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Evaluation of Malian Sorghum Germplasm for Resistance Against Anthracnose

John E. Erpelding and Louis K. Prom
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Host plant resistance provides an economical approach to stabilize crop production and enhance profitability. Highly variable pathogens, such as anthracnose, will require additional sources of host resistance for crop improvement. Sorghum germplasm from Mali, West Africa was artificially inoculated with anthracnose (Colletotrichum sublineolum) to identify sources of resistance to the disease. During the dry and wet growing seasons in 2003, 270 sorghum accessions from the Mali working collection were evaluated for anthracnose resistance in Puerto Rico. A resistant response was observed for 245 accessions during the dry season and for 215 accessions in the wet season. The results would indicate that climatic conditions were more favorable for disease development during the wet season. The resistance response for 196 accessions was also effective against Texas isolates of the pathogen. The mode of inheritance for 41 accessions indicated the presence of dominant and recessive gene action. Genetic variation for resistance and resistance to multiple pathotypes of the disease would suggest that Mali sorghum germplasm would be useful for sorghum improvement.

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John E. Erpelding and Louis K. Prom , 2004. Evaluation of Malian Sorghum Germplasm for Resistance Against Anthracnose. Plant Pathology Journal, 3: 65-71.

DOI: 10.3923/ppj.2004.65.71



Colletotrichum sublineolum P. Henn., Kabát and Bubák is the causal organism of anthracnose specific to Sorghum species[1-3]. The pathogen is capable of infecting all above ground tissues of the sorghum plant; however, the foliar disease is most widely distributed. Foliar infection can occur at any stage of plant development, but symptoms are generally observed 40 days after seedling emergence. Characteristic symptoms on susceptible cultivars include small circular to elliptical spots or elongated lesions and as the fungus sporulates, fruiting bodies (acervuli) appear as black spots in the center of the lesions[3]. Coalescence of lesions can occur on susceptible cultivars eventually covering most of the leaf and resulting in senescence. Under conditions of high disease severity, premature defoliation can occur, which can retard plant growth and development or result in plant death prior to maturity and no seed development. Infection can also occur in the leaf midrib when little or no leaf damage is present and may be an independent response from leaf infection[3,4]. Foliar disease symptomology can be highly variable depending on the plant host, pathogen and weather conditions[4].

The stalk, panicle and grain can also be infected with anthracnose. Stalk infection, referred to as red stalk rot, can result in lodging in susceptible cultivars and may be independent from foliar disease development[5,6]. Anthracnose infection of the panicle and grain may also be independent from foliar and stalk disease development[3]. Anthracnose infection in the panicle results in death of some or all florets within the panicle with lesions and acervuli formation present on the glumes and panicle branches. In addition, infection of the peduncle can contribute to panicle breakage prior to harvest due to rotting of the interior of the stalk. Anthracnose infection on the grain appears as black streaking due to the formation of acervuli. Panicle and grain infection can result in sterility, grain abortion, premature grain ripening, reduced seed size and poor head development[3,7,8]. Infected panicles and grain can also contribute to the spread of the disease or the introduction of novel pathotypes to new regions[9].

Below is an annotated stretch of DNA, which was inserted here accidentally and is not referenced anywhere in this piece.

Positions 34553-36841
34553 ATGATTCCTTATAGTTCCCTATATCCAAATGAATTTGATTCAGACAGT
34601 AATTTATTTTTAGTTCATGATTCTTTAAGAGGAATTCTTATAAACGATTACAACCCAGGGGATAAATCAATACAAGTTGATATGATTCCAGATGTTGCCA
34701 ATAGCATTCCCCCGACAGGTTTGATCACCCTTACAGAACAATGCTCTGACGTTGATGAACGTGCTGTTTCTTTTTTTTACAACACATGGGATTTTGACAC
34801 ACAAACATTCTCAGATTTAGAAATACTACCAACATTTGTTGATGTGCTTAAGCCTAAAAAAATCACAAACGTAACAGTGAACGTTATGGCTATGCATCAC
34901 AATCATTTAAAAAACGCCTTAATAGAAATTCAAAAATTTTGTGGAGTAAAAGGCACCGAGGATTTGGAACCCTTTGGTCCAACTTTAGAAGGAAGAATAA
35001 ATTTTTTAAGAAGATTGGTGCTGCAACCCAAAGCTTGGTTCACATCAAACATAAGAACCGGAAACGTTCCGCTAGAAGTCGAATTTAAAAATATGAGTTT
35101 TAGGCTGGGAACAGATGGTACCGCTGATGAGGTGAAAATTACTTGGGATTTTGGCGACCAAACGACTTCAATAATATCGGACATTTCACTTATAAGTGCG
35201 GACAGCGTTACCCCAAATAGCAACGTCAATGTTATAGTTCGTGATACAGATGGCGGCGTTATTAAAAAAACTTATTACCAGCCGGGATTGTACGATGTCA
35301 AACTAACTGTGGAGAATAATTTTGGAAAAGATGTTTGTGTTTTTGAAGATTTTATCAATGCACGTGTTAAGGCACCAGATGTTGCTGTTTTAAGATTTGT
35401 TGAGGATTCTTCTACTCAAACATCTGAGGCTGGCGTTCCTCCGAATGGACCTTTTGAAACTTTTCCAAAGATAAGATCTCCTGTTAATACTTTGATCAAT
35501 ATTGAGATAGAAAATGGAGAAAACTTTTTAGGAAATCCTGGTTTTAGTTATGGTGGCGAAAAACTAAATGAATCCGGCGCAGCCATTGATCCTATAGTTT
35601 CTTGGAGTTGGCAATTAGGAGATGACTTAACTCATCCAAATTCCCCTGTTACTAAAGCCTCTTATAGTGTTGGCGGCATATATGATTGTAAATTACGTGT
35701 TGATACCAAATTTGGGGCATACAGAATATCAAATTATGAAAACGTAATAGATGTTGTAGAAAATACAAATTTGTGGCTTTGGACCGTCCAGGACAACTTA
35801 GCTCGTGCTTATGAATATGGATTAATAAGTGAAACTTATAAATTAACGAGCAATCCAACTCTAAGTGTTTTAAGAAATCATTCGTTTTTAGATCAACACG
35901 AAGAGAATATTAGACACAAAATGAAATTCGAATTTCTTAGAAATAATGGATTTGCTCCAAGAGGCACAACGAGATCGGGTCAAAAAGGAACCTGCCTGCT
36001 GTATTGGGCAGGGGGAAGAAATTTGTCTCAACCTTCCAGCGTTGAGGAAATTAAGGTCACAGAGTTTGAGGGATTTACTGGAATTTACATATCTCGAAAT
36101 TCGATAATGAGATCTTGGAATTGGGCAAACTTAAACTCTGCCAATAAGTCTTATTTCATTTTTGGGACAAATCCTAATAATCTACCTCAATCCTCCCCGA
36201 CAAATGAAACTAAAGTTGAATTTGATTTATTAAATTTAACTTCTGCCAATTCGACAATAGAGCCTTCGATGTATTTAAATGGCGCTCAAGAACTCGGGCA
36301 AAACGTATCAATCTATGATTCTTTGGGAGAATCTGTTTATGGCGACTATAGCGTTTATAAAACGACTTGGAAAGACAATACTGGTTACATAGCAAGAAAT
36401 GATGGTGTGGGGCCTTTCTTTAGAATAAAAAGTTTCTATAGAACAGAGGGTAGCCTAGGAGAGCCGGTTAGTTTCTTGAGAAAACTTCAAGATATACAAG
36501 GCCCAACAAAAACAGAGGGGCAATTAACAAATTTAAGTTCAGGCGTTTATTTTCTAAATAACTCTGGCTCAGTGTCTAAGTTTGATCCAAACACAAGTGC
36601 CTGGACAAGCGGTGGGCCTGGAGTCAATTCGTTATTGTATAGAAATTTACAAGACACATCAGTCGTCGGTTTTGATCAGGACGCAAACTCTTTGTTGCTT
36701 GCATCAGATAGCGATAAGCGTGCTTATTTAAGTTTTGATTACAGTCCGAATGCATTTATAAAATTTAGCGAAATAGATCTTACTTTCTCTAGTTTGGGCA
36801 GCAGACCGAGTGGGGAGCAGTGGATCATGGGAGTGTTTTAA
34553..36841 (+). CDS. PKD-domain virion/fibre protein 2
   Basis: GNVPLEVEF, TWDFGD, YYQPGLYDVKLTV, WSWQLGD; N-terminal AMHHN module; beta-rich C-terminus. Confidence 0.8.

Anthracnose is presently found in many sorghum growing regions of the world and was first identified in Togo, West Africa in 1902[3,10]. In the United States, the disease was first observed in Texas in 1912[7]. Anthracnose stalk rot was not reported until 1943. Anthracnose is considered one of the most destructive diseases of sorghum where warm, humid climatic conditions are prevalent[3,9]. Anthracnose was a major factor limiting the production of sorghum in the Southeastern United States[7]. The disease is also a major constraint to sorghum production in West and Central Africa and is widely distributed in the Sahel, Sudan and Guinea zones of West Africa, which includes the sorghum producing regions of Mali[4,8,11,12]. During severe epiphytotics, grain yield losses of 50% or greater have occurred for susceptible cultivars from the foliar phase of the disease[3,7,13]. Under experimental conditions in Nigeria, yield losses as high as 47% have been reported[4]. Grain yield losses of 41 to 67% have also been reported in experimental evaluations of susceptible cultivars infected with anthracnose in Mali and leaf death was observed prior to physiological maturity[8]. A reduction in grain weight of 18 to 36% was also observed due to anthracnose infection of susceptible cultivars in Mali. In comparison, no yield losses were reported in Mali for cultivars with moderate resistance to sorghum anthracnose. Grain yield losses due to panicle infection of susceptible cultivars have ranged from 30-50% during severe epidemics[3]. Grain yield losses are generally associated with a reduction in kernel number and size[3,8].